Updated June 16, 2022 - 4:36 pm
Baseball Commissioner Rob Manfred said the Oakland Athletics and Tampa Bay Rays need to reach new ballpark deals soon and left open the possibility of considering relocation if agreements are not struck.
The A’s have played at the Coliseum since 1968, and their lease expires after the 2024 season. The A’s have proposed a new ballpark at Howard Terminal and are working with Oakland Mayor Libby Schaaf to gain the necessary approvals.
“There is really significant activity in Oakland. The political process has moved along significantly,” Manfred said Thursday during a news conference after an owners meeting. “I met with Mayor Schaaf last week. She has done a really good job at moving the process forward in Oakland.
“But as you all know, California political processes are their own sort of animal. There’s work to do on the Oakland side. I think the A’s prudently have continued to pursue the Las Vegas alternative. We like Las Vegas as a market. Again, it’s in the same category as Tampa. We need a solution in both those markets, and the time has come for that solution.”
Manfred gave the A’s permission to seek possible relocation in May 2021, with Las Vegas the only city the team has explored.
As the Howard Terminal situation plays out in Oakland, team officials have been making regular trips to Southern Nevada to research the area’s feasibility as an MLB city. Over the past year, the A’s have met with various state and local politicians, business leaders and tourism officials, getting a better understanding of where a potential $1 billion, at least 30,000-seat domed ballpark could be successful in the Las Vegas Valley.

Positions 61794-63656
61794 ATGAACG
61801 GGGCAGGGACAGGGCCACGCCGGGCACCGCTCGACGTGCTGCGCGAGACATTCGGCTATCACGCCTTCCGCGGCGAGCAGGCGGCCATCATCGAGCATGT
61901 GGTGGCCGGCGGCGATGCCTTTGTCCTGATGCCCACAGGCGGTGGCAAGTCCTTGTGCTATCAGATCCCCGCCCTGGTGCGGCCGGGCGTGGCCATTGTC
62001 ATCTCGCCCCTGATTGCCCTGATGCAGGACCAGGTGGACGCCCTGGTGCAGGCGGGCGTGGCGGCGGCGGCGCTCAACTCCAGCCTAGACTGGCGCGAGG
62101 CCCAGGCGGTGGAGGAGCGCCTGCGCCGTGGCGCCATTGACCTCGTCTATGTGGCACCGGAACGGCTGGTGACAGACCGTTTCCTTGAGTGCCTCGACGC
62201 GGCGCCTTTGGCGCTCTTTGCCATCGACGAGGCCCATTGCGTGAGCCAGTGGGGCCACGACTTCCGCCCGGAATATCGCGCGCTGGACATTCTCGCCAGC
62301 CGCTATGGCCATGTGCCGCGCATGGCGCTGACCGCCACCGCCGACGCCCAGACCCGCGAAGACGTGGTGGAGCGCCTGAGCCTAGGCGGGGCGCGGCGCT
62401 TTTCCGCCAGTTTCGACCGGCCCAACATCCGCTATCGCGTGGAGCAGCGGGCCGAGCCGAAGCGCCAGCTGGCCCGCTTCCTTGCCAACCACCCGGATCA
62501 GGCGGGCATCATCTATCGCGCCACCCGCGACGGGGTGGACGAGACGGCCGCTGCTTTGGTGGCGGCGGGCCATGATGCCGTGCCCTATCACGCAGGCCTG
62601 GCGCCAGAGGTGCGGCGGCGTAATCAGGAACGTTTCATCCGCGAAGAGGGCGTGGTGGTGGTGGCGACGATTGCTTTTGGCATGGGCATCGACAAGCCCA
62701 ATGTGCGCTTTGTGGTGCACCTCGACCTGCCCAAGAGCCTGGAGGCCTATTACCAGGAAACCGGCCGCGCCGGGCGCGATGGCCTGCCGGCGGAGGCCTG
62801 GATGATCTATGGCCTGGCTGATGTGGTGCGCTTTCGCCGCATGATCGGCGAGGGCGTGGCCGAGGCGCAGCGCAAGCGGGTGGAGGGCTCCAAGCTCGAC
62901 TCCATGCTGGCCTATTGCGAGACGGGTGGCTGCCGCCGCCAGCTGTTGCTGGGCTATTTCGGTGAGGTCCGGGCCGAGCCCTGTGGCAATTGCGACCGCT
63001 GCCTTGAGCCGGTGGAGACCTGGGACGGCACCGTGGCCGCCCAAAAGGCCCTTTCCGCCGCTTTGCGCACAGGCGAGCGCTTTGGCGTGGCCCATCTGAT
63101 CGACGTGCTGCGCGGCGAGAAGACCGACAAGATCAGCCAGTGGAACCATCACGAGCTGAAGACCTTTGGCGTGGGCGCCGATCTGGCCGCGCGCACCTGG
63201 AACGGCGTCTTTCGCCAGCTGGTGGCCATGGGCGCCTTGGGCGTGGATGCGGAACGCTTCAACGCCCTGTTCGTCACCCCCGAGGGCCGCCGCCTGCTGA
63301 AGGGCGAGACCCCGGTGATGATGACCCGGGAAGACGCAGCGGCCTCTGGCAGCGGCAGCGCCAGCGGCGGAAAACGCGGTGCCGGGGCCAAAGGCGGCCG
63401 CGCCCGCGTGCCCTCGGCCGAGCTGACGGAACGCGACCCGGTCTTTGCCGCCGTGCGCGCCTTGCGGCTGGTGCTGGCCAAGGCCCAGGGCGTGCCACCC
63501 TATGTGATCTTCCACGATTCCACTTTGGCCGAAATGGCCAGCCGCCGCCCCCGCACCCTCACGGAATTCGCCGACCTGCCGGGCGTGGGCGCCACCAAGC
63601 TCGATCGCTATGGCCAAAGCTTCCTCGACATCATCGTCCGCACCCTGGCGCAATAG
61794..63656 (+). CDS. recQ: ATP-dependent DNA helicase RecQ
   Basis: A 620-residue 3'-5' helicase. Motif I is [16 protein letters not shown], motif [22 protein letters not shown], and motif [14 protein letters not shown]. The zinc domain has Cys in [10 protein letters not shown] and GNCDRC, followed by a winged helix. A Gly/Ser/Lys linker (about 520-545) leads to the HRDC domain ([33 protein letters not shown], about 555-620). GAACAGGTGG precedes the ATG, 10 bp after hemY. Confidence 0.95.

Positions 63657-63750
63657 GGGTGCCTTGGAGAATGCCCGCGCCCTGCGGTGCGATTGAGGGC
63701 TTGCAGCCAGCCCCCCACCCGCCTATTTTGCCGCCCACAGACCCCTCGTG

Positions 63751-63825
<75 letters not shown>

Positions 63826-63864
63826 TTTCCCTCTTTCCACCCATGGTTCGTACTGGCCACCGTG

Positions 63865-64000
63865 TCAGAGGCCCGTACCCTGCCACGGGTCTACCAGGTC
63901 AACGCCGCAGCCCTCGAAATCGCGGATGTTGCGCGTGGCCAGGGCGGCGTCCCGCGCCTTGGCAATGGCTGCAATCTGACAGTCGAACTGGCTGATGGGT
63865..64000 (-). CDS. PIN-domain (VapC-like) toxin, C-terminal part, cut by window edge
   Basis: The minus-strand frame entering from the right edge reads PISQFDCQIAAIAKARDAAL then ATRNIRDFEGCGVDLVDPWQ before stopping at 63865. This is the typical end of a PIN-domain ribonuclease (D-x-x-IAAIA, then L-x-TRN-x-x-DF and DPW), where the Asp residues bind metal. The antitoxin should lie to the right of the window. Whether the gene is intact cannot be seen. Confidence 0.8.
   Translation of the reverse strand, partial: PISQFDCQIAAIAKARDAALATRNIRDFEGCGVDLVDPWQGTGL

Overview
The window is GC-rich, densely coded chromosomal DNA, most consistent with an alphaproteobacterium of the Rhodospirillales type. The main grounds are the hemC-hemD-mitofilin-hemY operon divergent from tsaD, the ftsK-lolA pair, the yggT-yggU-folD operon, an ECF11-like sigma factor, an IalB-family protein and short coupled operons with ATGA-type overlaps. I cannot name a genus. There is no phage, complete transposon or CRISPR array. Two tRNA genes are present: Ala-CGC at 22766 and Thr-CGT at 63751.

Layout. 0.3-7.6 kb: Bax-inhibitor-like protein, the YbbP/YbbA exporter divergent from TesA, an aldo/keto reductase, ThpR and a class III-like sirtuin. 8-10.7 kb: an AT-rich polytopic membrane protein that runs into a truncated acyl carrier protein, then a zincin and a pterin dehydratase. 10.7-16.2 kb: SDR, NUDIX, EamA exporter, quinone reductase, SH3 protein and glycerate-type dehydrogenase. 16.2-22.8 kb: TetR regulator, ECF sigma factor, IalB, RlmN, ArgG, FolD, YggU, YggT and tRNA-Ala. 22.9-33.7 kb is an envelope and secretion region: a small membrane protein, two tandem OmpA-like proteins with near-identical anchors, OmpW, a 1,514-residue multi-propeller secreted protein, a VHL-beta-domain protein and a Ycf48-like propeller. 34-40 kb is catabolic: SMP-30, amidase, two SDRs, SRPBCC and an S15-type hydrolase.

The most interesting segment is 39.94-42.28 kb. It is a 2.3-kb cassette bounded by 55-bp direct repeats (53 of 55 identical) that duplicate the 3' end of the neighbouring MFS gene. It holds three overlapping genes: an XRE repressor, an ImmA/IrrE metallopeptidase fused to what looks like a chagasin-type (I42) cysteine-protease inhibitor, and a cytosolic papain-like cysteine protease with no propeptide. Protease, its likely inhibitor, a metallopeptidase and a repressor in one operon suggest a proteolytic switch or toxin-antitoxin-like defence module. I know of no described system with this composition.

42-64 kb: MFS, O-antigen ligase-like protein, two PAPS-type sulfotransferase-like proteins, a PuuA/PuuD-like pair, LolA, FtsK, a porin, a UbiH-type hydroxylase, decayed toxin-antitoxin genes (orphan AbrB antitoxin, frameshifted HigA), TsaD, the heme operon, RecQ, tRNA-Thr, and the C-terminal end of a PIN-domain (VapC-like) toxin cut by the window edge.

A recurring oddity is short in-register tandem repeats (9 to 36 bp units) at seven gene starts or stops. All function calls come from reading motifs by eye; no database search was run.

After meetings with land owners in Henderson, Summerlin, downtown Las Vegas and the Resort Corridor, the A’s narrowed their vision, focusing on the Strip. The A’s are now down to two sites where they could build a stadium, with both sites located in the Resort Corridor, a source told the Review-Journal last month.
The two sites haven’t been publicly identified, but the Tropicana has been a hot topic in relation to the A’s Las Vegas happenings. Reports came out late last year that they put an offer on the land the Tropicana sits on. Then, in April the company that owns the Tropicana land revealed it had met with the A’s regarding a possible stadium deal.
After initial rumblings from area politicians that there was no appetite for possible public funding to go toward a potential A’s ballpark, that attitude shifted a bit last month. Steve Hill, president and CEO of the Las Vegas Convention and Visitors Authority, told the Review-Journal he had a discussion with A’s president Dave Kaval about how public assistance could come into play if the team ended up building a stadium in Southern Nevada.
“There’s a spectrum of possibilities for that partnership, and I think it’s worthwhile to explore some of them,” Hill said. “I think there’s a broad set of options that could be helpful in making this move forward.”
Hill said that adding a new room tax, similar to what the Raiders received to construct Alegiant Stadium, was not one of the options being considered.
Oakland has averaged a major league-low of 8,283 fans this season. The Rays are 25th at 13,740.
“There is urgency with respect to Tampa,” Manfred said. “There needs to be a resolution in the Tampa Bay region for the Rays.”
Tampa Bay’s lease at Tropicana Field in St. Petersburg, Florida, where the team has played since its inaugural season in 1998, expires after the 2027 season. The Rays said in January that MLB had rejected the team’s plan to split its season between Florida and Montreal.
The Associated Press contributed to this report.